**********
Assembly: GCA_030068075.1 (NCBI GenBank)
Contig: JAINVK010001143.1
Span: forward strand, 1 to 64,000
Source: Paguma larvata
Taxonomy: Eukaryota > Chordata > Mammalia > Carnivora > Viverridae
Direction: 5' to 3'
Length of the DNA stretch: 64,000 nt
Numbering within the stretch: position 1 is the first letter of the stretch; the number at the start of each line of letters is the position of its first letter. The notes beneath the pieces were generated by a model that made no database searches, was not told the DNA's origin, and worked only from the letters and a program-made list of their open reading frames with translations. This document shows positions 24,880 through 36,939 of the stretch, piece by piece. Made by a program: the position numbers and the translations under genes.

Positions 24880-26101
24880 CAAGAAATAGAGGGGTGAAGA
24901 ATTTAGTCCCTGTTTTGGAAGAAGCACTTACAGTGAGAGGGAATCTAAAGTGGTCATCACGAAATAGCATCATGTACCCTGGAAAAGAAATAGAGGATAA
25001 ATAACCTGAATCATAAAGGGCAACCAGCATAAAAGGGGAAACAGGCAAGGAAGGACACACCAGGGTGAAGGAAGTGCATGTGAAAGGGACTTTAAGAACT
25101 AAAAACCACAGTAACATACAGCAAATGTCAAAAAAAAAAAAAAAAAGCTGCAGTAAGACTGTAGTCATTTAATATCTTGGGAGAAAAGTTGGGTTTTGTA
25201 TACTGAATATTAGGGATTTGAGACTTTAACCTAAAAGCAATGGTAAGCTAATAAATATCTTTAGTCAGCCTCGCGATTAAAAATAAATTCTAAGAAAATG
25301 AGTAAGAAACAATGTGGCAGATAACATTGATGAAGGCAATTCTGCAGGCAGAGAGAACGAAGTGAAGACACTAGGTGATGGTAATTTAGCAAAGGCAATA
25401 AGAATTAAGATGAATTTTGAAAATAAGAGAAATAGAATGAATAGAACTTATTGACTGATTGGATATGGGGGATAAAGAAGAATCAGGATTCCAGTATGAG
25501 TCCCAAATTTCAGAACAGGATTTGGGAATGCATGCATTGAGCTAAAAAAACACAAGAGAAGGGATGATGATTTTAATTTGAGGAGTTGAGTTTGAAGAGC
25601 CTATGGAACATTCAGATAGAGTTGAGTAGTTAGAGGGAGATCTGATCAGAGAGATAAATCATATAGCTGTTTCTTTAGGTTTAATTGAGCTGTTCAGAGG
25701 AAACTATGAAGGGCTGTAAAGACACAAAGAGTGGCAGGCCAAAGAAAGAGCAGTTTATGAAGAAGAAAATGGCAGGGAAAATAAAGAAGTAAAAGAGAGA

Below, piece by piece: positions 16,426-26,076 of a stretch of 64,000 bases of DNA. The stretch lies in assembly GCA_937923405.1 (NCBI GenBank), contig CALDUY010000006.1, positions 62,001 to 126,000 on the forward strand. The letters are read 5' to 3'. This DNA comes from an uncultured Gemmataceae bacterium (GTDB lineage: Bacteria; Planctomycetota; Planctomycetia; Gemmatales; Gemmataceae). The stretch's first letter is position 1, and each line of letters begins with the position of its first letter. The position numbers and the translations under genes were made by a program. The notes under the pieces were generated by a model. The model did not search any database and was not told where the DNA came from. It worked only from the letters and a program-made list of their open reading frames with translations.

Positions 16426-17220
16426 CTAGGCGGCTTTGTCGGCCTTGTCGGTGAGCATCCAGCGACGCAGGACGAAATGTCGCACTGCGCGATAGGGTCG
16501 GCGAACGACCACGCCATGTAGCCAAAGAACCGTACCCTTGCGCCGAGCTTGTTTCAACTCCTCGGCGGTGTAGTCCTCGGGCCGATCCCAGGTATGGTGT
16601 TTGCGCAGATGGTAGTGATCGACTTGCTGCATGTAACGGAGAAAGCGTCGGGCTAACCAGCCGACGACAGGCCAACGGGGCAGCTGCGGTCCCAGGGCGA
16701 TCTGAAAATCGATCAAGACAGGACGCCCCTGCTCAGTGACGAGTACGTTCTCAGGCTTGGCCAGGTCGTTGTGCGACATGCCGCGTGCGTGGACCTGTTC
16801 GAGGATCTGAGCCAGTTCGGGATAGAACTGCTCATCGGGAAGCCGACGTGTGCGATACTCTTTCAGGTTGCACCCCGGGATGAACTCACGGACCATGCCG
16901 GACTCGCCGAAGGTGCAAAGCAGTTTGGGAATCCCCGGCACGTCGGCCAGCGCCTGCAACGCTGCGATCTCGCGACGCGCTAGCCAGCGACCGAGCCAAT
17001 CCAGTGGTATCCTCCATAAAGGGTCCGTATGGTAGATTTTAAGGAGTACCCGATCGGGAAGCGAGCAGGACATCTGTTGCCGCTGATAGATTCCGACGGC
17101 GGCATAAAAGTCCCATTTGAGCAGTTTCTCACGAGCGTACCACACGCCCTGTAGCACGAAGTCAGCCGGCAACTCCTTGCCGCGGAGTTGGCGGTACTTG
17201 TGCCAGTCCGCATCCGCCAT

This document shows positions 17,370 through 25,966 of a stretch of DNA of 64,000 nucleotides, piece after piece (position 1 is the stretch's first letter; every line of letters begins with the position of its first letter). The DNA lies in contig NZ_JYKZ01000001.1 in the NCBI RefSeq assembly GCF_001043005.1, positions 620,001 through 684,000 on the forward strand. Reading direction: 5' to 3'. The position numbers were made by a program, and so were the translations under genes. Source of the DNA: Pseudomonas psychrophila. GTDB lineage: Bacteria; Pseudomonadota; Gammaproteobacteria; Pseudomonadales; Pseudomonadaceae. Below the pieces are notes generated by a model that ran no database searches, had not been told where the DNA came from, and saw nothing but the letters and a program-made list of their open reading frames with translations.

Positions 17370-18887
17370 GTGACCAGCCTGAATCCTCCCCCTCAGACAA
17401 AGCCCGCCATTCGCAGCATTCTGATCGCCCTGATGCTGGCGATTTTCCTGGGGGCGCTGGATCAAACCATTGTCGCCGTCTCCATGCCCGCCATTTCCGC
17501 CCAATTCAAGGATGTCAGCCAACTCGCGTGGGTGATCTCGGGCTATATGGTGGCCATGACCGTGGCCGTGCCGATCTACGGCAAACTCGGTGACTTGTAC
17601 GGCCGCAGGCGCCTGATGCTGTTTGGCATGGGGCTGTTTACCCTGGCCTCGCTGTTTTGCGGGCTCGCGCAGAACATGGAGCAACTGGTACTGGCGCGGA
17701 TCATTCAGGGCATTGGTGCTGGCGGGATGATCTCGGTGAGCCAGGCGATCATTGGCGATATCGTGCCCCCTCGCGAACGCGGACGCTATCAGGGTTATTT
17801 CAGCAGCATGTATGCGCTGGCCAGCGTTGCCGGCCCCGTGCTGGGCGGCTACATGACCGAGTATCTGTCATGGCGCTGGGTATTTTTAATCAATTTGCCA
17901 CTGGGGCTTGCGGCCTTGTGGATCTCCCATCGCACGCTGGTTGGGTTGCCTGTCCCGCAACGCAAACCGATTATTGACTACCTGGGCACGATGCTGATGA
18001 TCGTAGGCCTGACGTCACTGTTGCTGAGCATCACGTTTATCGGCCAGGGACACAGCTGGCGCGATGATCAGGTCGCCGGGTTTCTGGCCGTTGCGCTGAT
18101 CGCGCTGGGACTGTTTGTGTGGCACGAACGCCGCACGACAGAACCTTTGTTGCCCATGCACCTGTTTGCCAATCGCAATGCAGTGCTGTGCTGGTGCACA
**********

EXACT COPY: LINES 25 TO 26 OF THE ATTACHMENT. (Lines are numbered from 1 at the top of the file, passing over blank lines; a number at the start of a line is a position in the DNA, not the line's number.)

16701 TCTGAAAATCGATCAAGACAGGACGCCCCTGCTCAGTGACGAGTACGTTCTCAGGCTTGGCCAGGTCGTTGTGCGACATGCCGCGTGCGTGGACCTGTTC
16801 GAGGATCTGAGCCAGTTCGGGATAGAACTGCTCATCGGGAAGCCGACGTGTGCGATACTCTTTCAGGTTGCACCCCGGGATGAACTCACGGACCATGCCG